Costumes of the Bregenzerwald

    According to legend, the women of the Bregenzerwald marched bravely towards their attackers. When they saw the women approaching in their white clothes, the attackers turned and ran; they took the women to be angels. Since then, the women of Bregenzerwald wear dark skirts to avoid being mistaken for otherworldly beings.

    That was in the year 1647, at the end of the Thirty Years’ War, when the women drove out marauding Swedish soldiers. Since the 16th century, Vorarlberg men from the Bregenzerwald region were sought after as specialist craftsmen and master builders on all the major construction sites of Europe. The region's women were just as central to the cultural life of this Alpine idyll.

    As the men were often away from home for long periods, the women took the day-to-day concerns of their lives – including defence – into their own hands. When the men then returned home to the Bregenzerwald, as proof of their affections they brought with them exotic delights from every sovereign country: furs, ribbons, gold-smithing work, and special fabrics. These were incorporated into 'Sunday best' clothing like pieces of jewellery. Thus, the costume known as the “Juppe” worn by Bregenzerwald women – comprising a tightly-pleated, high skirt, bodice, sleeves, apron and decorative belt – is simultaneously one of the oldest women’s costumes found in the Alpine region, and interlaced with elements of styles drawn from Madrid to Moscow.

    The name, along with the shape of the skirt, derives from the French word “jupe” or skirt. The black colour and the wide-brimmed straw hat can be traced back to Spanish influences, while the fur-trimmed cap draws on Russian models. From 1560 onwards, a head covering was a mandatory requirement when leaving the house – and the Bregenzerwald women complied, pairing their majestic outfits with hats of many different styles. Angelika Kauffmann, the famous artist and treasured friend of Johann Wolfgang von Goethe, provided the model: she painted a portrait in 1781 of herself wearing the “Juppe” and a seductive hat of her time, pitched at a rakish angle. These head accessories added fashionable flair to the Bregenzerwald women's elaborate, heavy costumes, complementing their lavish sleeves and broad, decorated chest coverings.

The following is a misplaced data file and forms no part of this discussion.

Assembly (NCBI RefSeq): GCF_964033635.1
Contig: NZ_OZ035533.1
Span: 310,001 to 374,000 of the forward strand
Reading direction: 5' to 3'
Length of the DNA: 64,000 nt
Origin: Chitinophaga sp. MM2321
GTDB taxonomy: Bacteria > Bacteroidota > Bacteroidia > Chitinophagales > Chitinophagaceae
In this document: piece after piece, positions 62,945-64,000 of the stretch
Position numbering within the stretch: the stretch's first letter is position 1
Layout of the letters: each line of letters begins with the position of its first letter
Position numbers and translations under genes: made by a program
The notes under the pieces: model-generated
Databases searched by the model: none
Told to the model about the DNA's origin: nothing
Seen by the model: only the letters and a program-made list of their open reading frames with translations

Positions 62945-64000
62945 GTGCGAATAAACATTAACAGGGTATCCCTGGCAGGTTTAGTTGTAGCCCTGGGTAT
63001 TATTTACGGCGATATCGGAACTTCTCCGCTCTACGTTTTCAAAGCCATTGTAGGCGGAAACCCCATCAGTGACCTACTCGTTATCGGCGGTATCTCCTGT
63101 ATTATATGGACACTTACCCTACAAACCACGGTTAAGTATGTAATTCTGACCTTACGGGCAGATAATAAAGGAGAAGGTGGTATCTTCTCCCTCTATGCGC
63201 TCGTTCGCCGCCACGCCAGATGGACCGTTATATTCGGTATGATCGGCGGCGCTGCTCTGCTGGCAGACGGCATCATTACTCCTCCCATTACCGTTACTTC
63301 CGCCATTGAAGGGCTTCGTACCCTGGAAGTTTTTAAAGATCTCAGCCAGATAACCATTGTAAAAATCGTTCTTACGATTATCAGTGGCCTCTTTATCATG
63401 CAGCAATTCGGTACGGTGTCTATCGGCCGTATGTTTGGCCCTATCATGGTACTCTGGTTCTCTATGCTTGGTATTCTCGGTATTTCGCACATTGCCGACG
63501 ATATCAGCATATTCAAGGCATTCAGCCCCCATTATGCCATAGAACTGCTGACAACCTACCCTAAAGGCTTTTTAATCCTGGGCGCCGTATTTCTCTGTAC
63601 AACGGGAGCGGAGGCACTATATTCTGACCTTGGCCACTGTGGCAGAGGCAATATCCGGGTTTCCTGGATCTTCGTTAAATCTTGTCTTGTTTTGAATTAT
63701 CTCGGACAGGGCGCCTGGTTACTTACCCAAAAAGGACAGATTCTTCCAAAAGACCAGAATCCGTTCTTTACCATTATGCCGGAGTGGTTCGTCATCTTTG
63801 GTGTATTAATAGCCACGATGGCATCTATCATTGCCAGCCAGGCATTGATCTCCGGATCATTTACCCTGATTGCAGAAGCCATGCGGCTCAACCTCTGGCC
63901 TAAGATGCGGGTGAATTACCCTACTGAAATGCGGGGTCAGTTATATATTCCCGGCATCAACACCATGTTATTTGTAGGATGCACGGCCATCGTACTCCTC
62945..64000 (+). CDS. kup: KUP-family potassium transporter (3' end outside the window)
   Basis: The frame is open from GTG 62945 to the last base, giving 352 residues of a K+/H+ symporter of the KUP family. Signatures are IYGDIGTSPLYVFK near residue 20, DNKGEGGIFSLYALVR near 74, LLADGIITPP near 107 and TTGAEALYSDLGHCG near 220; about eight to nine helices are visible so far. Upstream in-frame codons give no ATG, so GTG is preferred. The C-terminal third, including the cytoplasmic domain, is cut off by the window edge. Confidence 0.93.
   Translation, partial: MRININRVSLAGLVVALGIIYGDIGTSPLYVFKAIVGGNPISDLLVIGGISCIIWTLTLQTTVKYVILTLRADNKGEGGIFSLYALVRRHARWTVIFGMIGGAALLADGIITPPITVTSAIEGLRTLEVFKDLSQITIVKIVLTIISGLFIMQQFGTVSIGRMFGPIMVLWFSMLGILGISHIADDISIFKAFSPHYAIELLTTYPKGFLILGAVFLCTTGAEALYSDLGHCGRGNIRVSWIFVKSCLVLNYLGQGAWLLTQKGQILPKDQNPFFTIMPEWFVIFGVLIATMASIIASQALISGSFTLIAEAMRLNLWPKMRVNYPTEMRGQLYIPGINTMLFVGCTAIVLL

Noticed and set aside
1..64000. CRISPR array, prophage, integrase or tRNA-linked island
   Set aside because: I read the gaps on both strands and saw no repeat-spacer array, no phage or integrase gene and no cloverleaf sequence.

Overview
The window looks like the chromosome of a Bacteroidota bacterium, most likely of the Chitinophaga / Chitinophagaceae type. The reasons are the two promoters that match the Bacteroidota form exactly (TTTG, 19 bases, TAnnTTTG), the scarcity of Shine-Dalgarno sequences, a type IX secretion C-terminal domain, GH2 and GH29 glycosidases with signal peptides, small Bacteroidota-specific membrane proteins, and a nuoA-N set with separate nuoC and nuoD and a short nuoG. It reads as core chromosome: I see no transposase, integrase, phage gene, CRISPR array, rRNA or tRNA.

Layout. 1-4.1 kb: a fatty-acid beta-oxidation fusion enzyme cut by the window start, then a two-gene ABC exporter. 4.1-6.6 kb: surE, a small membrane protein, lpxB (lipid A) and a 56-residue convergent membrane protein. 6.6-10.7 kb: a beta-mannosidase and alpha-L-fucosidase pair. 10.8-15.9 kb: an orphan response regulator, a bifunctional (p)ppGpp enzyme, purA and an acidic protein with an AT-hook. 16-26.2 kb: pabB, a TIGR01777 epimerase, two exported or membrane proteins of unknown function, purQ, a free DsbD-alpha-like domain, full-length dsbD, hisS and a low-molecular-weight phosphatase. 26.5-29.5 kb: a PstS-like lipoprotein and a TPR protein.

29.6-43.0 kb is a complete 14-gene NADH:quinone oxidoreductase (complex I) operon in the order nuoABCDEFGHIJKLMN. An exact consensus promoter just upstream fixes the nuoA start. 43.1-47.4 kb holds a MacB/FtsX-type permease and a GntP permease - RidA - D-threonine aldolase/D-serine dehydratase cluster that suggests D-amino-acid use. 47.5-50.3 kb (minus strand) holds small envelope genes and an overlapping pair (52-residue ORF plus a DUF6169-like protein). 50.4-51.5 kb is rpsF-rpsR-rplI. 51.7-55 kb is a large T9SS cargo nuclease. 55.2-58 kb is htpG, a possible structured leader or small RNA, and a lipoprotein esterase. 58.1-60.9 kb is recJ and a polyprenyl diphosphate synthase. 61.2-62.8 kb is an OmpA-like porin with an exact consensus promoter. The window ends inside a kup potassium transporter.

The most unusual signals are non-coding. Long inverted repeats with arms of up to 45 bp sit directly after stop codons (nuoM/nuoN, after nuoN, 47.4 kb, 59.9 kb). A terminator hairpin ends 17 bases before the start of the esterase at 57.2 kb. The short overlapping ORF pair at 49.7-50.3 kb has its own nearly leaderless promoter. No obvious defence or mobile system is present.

Today, the “Juppe” is still being manufactured in one workshop in Riefensberg; it is always custom-made to fit the individual wearer, and is a one-off piece. This workshop is simultaneously a model works and museum. On a guided tour, visitors learn about the individual stages in beautifying the skirt, from adding pleating to achieving its notable shimmer. In the show rooms, visitors appreciate the courtly elegance of the Bregenzerwald “Juppe”, which is proudly worn at festivals to showcase the Bregenzerwald women's feminine nobility and rich beauty.